Thoughts About Orphans

Been reading some children’s books lately, and, as I’m sure you’ve noticed, parents are a bit scarce, especially in fantasy. Everyone is either an orphan, ala Harry Potter, or something else has happened to remove the parents from the story, whether they’re missing or merely completely irresponsible, absorbed in their own world with no time for their offspring.

The reason for this is simple. If you want a child character to go off and have dangerous adventures, it’s much easier if they don’t have a loving family to care when they disappear. If they’re tied down, it’s hard to get full freedom.

Also, it’s hard to believe that a loving parent wouldn’t do everything in their power to protect or chase after their child.

So storytellers throughout the ages have reacted to this by removing the parents. This is often true for everyone from the very young through teenagers.

I would argue, though, that it’s possible to have a character have parents and still have an adventure. It’s easier the older the character is because people naturally gain more freedom as they age.

To stick with my Harry Potter example, even though Harry’s an orphan, both Ron and Hermione have both their parents. And while Hermione’s are removed from the wizarding world, Ron’s are not, and are often in the thick of things.

In fact, one could argue that the HP world is more believable because adults are involved in the plot. There are very few worlds where children would truly have an adventure on their own. There are usually adults, and especially for something as epic as someone trying to take over the world, they would generally be involved.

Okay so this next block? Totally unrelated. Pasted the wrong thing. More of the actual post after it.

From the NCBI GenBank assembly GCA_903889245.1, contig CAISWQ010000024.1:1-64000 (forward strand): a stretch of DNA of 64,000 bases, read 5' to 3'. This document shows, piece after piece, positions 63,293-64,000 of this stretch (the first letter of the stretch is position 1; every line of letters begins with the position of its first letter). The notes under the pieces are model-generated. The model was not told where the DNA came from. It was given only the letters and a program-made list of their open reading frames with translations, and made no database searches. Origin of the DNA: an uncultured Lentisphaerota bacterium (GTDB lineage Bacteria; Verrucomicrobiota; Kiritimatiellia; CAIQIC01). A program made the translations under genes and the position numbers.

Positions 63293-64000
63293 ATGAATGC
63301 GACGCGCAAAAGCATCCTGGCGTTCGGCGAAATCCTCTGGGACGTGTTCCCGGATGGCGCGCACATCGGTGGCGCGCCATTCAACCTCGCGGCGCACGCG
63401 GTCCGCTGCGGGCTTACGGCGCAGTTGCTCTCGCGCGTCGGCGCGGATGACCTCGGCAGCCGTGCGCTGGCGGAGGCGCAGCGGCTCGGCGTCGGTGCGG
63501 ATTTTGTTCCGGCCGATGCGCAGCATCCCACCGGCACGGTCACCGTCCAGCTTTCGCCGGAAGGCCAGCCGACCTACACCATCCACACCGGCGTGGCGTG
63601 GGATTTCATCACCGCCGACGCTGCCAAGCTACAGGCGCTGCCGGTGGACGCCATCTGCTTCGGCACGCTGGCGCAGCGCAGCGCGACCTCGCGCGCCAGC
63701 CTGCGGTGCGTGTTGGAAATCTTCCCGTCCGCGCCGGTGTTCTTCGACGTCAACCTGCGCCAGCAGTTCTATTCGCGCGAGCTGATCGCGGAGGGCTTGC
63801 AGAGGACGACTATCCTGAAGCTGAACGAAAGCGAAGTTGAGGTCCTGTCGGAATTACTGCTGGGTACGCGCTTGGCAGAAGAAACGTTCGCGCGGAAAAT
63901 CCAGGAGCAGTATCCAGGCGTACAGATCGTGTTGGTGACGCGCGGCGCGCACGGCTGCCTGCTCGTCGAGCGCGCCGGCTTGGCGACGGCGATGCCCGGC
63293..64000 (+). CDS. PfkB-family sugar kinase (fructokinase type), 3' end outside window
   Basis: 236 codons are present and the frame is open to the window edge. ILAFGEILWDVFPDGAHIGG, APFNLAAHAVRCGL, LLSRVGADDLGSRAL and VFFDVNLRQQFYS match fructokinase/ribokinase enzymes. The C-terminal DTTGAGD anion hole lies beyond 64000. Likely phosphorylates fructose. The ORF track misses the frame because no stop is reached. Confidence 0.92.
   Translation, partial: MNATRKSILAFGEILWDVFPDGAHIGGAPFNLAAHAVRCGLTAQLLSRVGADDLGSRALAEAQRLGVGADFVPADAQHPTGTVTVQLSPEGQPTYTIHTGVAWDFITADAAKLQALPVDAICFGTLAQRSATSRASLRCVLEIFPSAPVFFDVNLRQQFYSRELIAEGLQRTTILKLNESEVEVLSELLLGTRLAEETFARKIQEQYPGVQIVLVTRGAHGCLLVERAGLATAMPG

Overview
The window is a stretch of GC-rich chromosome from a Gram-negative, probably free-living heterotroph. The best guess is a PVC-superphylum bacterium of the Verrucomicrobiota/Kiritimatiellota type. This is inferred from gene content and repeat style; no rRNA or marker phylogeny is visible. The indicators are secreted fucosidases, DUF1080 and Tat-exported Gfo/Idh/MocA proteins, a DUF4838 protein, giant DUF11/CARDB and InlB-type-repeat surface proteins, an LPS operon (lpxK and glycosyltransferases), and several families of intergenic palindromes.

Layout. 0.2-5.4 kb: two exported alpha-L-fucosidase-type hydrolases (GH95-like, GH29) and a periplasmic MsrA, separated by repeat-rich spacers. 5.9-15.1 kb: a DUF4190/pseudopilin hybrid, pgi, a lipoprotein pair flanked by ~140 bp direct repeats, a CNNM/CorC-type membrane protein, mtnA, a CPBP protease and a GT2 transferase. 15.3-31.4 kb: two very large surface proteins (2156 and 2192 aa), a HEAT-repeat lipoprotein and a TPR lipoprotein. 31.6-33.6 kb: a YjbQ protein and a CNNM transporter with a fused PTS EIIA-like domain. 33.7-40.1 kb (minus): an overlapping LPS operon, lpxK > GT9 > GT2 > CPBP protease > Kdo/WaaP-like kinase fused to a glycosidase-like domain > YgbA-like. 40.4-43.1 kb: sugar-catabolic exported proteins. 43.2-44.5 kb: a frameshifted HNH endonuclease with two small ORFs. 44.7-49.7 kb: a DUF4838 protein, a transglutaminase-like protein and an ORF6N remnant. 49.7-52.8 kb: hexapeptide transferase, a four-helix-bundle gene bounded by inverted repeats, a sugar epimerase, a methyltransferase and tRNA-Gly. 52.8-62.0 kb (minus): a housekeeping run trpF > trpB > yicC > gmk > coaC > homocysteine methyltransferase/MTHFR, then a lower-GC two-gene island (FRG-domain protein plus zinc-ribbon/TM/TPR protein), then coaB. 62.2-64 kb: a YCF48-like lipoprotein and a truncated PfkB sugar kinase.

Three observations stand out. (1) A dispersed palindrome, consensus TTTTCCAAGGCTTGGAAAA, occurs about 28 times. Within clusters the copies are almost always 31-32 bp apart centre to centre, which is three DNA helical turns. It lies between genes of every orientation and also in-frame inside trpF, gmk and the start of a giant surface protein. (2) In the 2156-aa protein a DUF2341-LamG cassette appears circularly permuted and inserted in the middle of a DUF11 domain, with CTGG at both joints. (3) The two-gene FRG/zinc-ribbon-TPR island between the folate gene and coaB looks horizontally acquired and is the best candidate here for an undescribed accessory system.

But children don’t want to read about adults–they want to read about children, especially about children saving the day on their own.

Still, even then, there can be trusted or sidekick adults. As long as the kids drive the action, adults are welcome to play as well.

Well, enough rambling from me. What’s your feeling on parents in children’s/MG/YA stories? Is it possible for a main character to have their parents and still have adventures?

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One response to this post.

  1. I love how Madeline L’Engle handled it in “A Wrinkle in Time” because she creates a story where the children come from a happy family with two parents, but one of the parents disappears on a top-secret business trip and the children end up going on a journey through rescue him. I’ve always thought that the Murrays were such wonderful role models.

    Reply

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